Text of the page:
Tire and road wear particles (TRWP) have been shown to represent a large part of anthropogenic particles released into the environment. Nevertheless, the potential ecological risk of TRWP in the different environmental compartments and their potential toxic impacts on terrestrial and aquatic organisms remain largely under investigated.
Several heavy metals compose TRWP, including Zn, which is used as a catalyst during the vulcanization process of rubber. This study investigated the solubilization potential of metals from cryogenically milled tire tread (CMTT) and TRWP in simulated gastric fluids (SFGASTRIC) and simulated intestinal fluids (SFINTESTINAL) designed to mimic rainbow trout (Oncorhynchus mykiss) gastrointestinal conditions.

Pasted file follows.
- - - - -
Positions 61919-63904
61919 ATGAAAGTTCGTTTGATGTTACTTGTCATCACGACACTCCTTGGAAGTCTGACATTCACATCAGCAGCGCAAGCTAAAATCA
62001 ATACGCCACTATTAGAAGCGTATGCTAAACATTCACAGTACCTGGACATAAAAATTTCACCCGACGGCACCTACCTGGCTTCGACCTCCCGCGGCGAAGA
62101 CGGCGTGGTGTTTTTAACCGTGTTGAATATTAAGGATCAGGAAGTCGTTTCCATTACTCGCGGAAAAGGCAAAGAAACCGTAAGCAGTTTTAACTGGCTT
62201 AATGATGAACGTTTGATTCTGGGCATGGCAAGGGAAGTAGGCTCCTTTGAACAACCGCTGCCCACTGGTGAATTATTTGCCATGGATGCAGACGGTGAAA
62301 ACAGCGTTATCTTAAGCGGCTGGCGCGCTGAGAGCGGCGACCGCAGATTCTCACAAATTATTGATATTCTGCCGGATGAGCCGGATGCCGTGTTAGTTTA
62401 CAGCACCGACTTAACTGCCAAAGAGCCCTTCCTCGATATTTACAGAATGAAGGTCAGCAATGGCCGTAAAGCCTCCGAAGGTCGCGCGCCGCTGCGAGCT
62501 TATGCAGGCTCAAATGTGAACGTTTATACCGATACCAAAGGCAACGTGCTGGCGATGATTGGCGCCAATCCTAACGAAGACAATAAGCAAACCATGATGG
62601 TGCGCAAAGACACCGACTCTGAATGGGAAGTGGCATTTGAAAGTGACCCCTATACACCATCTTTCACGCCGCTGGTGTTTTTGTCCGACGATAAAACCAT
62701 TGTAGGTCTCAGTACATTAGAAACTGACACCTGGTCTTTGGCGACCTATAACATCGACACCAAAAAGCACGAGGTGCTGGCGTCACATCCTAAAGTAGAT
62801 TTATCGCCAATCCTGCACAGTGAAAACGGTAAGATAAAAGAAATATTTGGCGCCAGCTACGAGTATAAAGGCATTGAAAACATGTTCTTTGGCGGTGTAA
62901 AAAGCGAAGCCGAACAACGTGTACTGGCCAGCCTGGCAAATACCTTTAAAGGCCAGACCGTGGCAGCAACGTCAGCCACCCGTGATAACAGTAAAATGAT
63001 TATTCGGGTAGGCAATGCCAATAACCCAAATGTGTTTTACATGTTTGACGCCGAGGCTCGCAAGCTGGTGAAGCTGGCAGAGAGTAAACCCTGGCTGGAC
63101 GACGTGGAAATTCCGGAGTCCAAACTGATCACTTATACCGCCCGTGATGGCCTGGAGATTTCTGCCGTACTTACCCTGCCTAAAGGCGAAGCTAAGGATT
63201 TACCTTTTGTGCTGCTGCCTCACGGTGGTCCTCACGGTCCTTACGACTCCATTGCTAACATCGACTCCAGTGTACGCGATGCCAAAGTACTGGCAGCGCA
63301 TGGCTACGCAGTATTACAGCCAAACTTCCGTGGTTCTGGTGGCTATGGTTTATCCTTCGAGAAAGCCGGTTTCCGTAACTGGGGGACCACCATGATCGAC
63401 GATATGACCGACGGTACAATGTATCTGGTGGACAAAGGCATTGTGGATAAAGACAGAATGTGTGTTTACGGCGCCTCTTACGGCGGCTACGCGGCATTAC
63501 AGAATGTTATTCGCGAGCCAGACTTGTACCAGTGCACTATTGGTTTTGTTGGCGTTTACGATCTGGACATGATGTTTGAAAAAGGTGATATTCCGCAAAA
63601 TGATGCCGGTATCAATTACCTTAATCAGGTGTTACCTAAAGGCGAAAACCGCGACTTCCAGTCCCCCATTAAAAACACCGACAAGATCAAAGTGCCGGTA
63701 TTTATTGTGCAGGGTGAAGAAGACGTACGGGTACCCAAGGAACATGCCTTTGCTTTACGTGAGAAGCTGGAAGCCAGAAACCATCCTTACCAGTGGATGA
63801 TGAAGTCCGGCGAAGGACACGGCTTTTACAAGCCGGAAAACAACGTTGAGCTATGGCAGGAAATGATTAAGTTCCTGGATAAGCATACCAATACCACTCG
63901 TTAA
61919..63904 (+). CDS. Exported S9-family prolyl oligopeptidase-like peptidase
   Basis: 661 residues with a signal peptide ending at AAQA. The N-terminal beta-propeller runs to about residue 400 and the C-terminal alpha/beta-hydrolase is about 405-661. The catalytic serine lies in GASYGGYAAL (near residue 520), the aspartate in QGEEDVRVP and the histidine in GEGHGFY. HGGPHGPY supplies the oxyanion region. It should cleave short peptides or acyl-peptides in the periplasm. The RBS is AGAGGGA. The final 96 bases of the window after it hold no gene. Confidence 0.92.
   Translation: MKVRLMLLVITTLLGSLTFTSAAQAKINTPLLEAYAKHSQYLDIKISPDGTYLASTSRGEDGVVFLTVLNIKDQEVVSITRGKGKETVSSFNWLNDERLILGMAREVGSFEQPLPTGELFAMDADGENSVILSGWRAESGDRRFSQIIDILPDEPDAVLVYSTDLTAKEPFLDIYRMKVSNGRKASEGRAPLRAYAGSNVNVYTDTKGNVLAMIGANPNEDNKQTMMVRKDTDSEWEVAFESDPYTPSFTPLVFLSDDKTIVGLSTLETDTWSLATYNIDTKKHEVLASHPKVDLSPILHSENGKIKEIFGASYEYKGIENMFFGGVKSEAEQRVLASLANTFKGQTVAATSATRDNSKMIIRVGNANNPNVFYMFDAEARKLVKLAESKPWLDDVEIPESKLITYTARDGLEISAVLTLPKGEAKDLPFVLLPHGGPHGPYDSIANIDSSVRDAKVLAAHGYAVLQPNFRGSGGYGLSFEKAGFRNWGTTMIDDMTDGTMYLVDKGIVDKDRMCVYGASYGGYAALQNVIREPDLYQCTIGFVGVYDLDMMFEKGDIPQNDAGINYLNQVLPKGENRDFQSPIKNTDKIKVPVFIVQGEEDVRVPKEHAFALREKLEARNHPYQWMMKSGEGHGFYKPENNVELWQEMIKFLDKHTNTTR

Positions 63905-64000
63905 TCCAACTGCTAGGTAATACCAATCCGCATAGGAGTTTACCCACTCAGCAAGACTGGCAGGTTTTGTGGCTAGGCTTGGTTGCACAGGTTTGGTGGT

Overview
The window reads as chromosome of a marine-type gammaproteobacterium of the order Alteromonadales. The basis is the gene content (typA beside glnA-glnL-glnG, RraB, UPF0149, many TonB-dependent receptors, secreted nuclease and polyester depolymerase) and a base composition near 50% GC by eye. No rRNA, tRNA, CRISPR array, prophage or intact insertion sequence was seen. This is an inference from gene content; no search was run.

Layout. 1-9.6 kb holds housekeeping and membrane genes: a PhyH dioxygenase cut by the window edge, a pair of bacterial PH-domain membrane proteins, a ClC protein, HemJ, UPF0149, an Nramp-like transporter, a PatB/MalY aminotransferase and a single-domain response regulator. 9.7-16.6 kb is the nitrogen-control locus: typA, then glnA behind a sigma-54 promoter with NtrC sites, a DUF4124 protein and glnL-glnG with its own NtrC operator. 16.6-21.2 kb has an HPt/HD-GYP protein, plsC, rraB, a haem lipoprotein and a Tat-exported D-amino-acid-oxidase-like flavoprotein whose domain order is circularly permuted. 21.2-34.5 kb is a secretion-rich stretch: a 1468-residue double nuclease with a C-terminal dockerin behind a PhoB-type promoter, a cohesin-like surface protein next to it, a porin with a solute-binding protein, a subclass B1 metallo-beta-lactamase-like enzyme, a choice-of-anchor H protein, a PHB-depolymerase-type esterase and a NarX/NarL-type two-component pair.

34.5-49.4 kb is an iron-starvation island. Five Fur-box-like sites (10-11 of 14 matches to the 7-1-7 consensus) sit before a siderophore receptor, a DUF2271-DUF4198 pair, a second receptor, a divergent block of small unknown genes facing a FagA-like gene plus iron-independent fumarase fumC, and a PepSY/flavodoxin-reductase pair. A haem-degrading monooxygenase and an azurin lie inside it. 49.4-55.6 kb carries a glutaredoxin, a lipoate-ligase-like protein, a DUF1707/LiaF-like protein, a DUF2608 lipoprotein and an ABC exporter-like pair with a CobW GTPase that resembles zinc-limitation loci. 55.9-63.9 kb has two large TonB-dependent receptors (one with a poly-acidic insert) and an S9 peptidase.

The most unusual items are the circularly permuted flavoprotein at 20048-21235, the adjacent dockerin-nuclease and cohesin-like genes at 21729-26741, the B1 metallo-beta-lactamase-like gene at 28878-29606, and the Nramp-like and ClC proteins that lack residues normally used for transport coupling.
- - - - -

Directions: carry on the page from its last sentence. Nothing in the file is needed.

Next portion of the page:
The results indicate that the solubilization of heavy metals was greatly enhanced by gastrointestinal fluids compared to that by mineral water.
Coingestion of tire particles (performed with CMTT only) and surrogate prey items (Gammarus pulex) demonstrated that the animal organic matter reduced the amount of bioavailable Zn solubilized from CMTT.
Contrastingly, in the coingestion scenario with vegetal organic matter (Lemna minor), high quantities of Zn were solubilized from L. minor and cumulated with Zn solubilized from CMTT.